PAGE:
Mittie Olivia Stephens was born 19 June 1868 at Whitesboro, Texas, daughter of George Wesley Stephens and Mary Catherine (Sarver). She married Rufus R. Cobb at Jim Town, Indian Territory, 30 January 1887. They first made their home with Rufus family in Texas. Crossing the Red River into Indian Territory the next October, the wagon that Mittie was riding on became mired in the sand and was going down. Mittie, six-months pregnant, was rescued from the mired wagon, but precious belongings of her deceased mother were lost, stained and ruined by the red mud.
Rufus and Mittie made their home near Ardmore, Indian Territory, until October 1892. Rufus filed a claim in the opening of Cheyenne and Arapaho lands April 19, 1892. He was gone from home for several weeks at this time, with his father-in-law and two brothers-in-law, leaving Mittie alone with the children and a hired hand during these weeks. When he returned home after the required duties of homesteading, Mittie was walking the floor with a teething baby girl in the middle of the night.
Rufus and Mittie's new homestead was at Gyp, in northwest Custer County. Few settlers were around, especially women. The family settled in Arapaho for a time running a livery stable and cafe house, while keeping up the homestead at Gyp. After they built a house and store at Gyp in 1894 Mittie was at the store to receive the first weekly delivery of mail from horse-back postal rider.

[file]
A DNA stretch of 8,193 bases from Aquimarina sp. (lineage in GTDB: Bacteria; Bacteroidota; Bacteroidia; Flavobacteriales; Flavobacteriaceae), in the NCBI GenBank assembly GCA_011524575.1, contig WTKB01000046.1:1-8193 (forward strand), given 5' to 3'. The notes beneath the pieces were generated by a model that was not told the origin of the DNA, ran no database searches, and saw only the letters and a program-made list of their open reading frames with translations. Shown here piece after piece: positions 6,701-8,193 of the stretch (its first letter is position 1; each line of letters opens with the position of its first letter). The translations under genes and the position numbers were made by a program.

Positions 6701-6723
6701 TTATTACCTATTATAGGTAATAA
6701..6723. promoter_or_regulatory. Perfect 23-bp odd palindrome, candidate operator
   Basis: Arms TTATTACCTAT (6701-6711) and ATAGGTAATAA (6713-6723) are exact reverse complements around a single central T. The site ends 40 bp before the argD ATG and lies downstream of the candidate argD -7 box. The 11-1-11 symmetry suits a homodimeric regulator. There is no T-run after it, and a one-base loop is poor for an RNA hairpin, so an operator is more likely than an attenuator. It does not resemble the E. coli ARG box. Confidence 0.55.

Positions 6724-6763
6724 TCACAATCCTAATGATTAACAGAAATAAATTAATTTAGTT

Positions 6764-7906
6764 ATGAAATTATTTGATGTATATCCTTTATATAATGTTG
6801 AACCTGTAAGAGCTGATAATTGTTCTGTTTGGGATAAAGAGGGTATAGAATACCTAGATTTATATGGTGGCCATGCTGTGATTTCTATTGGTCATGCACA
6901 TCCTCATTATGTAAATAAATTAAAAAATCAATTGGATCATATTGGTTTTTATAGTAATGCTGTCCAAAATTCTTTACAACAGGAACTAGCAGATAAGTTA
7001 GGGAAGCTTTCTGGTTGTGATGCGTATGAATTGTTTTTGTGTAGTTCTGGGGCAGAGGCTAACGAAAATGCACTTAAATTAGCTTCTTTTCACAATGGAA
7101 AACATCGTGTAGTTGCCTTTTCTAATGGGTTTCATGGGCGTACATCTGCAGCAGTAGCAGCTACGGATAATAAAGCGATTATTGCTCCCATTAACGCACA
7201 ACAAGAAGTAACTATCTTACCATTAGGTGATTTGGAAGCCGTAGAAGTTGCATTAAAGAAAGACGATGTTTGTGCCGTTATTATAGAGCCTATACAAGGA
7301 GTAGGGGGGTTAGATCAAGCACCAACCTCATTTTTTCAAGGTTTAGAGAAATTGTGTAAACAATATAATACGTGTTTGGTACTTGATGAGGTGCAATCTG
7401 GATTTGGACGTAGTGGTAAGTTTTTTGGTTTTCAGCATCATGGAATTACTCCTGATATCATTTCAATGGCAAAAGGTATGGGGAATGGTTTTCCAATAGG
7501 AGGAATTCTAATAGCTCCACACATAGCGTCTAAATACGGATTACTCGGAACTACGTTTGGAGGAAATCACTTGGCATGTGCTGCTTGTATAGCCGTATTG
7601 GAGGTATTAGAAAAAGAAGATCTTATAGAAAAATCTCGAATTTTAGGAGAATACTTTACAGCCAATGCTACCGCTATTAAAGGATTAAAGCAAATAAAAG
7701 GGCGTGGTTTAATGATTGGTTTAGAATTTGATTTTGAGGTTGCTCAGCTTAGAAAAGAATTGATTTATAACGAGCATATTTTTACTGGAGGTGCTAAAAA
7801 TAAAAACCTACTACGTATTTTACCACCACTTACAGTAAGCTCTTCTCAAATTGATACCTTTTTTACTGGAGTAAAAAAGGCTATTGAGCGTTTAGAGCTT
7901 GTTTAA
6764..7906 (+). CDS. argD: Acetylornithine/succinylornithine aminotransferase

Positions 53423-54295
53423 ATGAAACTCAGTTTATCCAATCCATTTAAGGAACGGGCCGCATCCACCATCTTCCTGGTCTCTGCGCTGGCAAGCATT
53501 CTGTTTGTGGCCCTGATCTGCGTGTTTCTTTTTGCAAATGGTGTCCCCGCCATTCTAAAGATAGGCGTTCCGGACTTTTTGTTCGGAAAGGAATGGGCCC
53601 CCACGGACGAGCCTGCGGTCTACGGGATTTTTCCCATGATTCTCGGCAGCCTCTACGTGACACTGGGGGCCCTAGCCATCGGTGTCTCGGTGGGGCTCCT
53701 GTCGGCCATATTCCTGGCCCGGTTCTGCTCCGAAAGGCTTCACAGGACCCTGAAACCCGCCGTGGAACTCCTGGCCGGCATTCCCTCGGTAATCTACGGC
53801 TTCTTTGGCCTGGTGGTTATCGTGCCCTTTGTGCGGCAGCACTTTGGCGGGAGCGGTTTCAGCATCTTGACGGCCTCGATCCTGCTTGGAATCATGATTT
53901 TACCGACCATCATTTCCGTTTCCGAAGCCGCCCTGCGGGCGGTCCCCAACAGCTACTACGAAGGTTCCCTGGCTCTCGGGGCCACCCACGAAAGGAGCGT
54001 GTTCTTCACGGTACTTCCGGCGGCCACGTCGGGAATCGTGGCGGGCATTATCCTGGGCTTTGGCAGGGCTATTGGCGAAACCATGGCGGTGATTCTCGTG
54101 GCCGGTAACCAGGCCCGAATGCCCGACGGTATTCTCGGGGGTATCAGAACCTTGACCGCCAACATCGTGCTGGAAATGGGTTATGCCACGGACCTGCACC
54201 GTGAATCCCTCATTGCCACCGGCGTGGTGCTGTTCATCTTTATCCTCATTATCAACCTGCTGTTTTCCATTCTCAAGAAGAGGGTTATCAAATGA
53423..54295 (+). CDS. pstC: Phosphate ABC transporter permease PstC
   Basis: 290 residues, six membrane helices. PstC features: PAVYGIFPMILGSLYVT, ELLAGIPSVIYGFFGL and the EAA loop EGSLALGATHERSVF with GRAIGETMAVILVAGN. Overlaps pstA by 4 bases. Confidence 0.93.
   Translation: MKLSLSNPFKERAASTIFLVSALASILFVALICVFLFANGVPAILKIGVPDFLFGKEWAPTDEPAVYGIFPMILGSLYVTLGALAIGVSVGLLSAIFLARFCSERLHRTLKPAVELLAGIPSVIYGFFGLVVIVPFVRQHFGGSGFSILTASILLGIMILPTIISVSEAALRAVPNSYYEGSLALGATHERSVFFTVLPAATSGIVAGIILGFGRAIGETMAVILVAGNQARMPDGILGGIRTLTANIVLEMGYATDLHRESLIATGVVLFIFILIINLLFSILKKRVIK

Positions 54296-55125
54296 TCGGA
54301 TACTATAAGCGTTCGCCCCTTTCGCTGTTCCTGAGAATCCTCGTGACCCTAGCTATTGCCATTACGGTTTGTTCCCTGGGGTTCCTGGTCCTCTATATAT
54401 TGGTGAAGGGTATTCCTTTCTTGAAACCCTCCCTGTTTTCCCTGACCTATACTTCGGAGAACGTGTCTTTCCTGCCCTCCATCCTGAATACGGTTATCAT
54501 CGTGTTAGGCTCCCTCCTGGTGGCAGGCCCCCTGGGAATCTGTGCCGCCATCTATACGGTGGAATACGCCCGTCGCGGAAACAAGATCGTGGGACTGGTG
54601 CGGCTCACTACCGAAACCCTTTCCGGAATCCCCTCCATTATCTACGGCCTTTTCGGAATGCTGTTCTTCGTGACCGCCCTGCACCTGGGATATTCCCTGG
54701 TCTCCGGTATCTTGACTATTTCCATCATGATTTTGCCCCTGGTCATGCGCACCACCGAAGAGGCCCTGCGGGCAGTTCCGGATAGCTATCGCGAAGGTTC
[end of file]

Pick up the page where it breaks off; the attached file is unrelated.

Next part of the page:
Her obituary in Arapaho, Oklahoma BEE, April 1943, reports that Mittie was a member of the Methodist Church. She joined the church when 12 years of age at Gainesville, Texas, and held responsible positions with the church and Sunday Schools over the years. She served as superintendent, and at different times taught all the grades in the Sunday School. She served as secretary of the County Sunday School Association for 12 years, and active member of the W.C.T.U. in the pioneer days and in every way gave aid and encouragement to her church and for the community.
Mittie's funeral was preached by a grandson, Rev. Lawrence Cobb, then of Oklahoma City.
Mittie kept journals and told her pioneer stories to her daughters and shared them with great-grandchildren. She had twelve children, nine survived her.
A remarkable woman. Pictured with family.
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